Is Revenge Porn a Crime in California?

As trading explicit photographs online has grown in popularity, laws have been created to protect people from said photographs being used against them. These laws can result in severe penalties for those convicted, as the court views sex-related crimes are as especially heinous.

Defining Revenge Porn

Revenge porn is a relatively new concept in the realm of criminal law. Essentially, revenge porn constitutes sharing nude and/or sexually suggestive pictures of someone online without their knowledge or consent, causing them emotional distress. The following conditions must be proven for someone to be convicted of breaking revenge porn laws in California:

  • The accused party was in possession of an image of the intimate parts of another identifiable person, or an image of that person engaged in a sexual act such as intercourse, fellatio, masturbation, or sodomy.
  • The accused party distributed said image intentionally.
  • The accused party had an agreement with the person visible in the image that the image would remain private and not be shared.
  • The accused party should have understood that sharing the image online would inflict emotional distress on the person visible in the image.
  • The person visible in the image suffered emotional distress as a result of the image’s distribution.

Legally speaking, the “intimate parts” of a person are considered their genitals, anus, or any portion of a female’s breasts below the top of their areola. “Intentional distribution” means that the accused party personally distributed the image or asked another person to distribute it on their behalf.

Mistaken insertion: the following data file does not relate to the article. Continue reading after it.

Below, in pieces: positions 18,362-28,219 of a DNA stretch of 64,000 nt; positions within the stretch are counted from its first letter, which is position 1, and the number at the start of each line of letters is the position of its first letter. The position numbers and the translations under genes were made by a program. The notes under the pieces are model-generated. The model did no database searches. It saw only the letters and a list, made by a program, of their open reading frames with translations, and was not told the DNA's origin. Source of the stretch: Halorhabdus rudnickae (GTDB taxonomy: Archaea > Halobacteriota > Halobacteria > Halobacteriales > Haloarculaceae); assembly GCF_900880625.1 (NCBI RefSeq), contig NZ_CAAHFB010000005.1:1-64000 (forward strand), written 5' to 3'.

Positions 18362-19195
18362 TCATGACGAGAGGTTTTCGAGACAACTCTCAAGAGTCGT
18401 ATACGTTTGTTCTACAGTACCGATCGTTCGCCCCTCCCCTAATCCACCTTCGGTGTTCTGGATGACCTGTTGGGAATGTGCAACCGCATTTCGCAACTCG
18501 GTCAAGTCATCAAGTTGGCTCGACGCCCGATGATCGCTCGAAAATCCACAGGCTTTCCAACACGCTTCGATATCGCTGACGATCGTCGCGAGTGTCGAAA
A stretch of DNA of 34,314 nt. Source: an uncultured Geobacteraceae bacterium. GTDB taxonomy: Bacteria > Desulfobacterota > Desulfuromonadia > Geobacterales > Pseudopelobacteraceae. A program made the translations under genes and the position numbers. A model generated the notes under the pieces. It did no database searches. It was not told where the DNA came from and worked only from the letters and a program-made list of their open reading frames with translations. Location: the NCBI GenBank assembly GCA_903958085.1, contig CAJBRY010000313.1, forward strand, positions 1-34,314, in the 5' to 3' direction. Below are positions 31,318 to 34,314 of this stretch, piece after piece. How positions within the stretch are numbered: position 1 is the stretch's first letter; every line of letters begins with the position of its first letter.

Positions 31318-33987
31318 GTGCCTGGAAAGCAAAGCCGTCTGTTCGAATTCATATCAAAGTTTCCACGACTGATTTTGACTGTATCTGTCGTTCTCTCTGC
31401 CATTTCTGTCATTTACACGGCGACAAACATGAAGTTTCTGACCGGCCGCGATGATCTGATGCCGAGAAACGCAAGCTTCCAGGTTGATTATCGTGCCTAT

Note that a person cannot be considered guilty of violating California’s revenge porn laws if they did so while reporting illegal activity, while complying with a court order, or while acting in the course of a legal public proceeding.

Revenge Porn Penalties

The consequences of violating California’s revenge porn laws can be steep depending on the circumstances involved. Revenge porn is classified as a misdemeanor in the state of California. Therefore, the possible penalties include:

  • A 6-month county jail sentence
  • Fines up to $1,000
  • Criminal record
  • Summary probation

If the defendant has been previously convicted for violating revenge porn law or did so by sharing images of a minor, the penalties are increased as follows:

  • A one-year jail sentence
  • Fines up to $2,000

Potential Defenses Against Revenge Porn Accusations

A strong legal defense could mean the difference between incarceration and freedom for someone accused of violating California’s revenge porn law. Every case is unique, and not all defenses will be applicable to all cases. The following are some of the most common legal strategies attorneys use to defend their clients against revenge porn accusations:

  • No intent to distribute: Proving that the defendant intentionally distributed an image of someone’s intimate parts or actions is essential to proving guilt. If the defendant can prove that they did not intend to distribute the image in question, they may be able to get their charges dismissed. It is a valid defense for an accused party to say that if they did share the images, they did so accidentally.
  • No intent to cause distress: The accused will only be found guilty if it can be proven that they knew or reasonably should have known that distributing the image in question would cause emotional distress to the person in the image. If the defendant can prove that they didn’t know this, like claiming that they posted the image as a funny prank, they may be able to avoid a conviction.
  • No distress occurred: The person in the photo experiencing emotional distress is a necessary component for a conviction to take place in a revenge porn case. If it can be shown that the person is not suffering emotionally as they claim to be, it could be possible to have the charges dismissed.
  • Unidentifiable image: If the image includes questionable features that cast doubt as to who was photographed, there may be reason to drop the charges.

Defending Your Reputation

The Law Office of Brian C. Andritch can help create a legal strategy specific to your case with the purpose of having your charges reduced or dismissed. Attorney Andritch has been providing representation in criminal cases since 2000. Your reputation is important, and we can help you defend it. Contact us at (559) 484-2112 or online for a free consultation.

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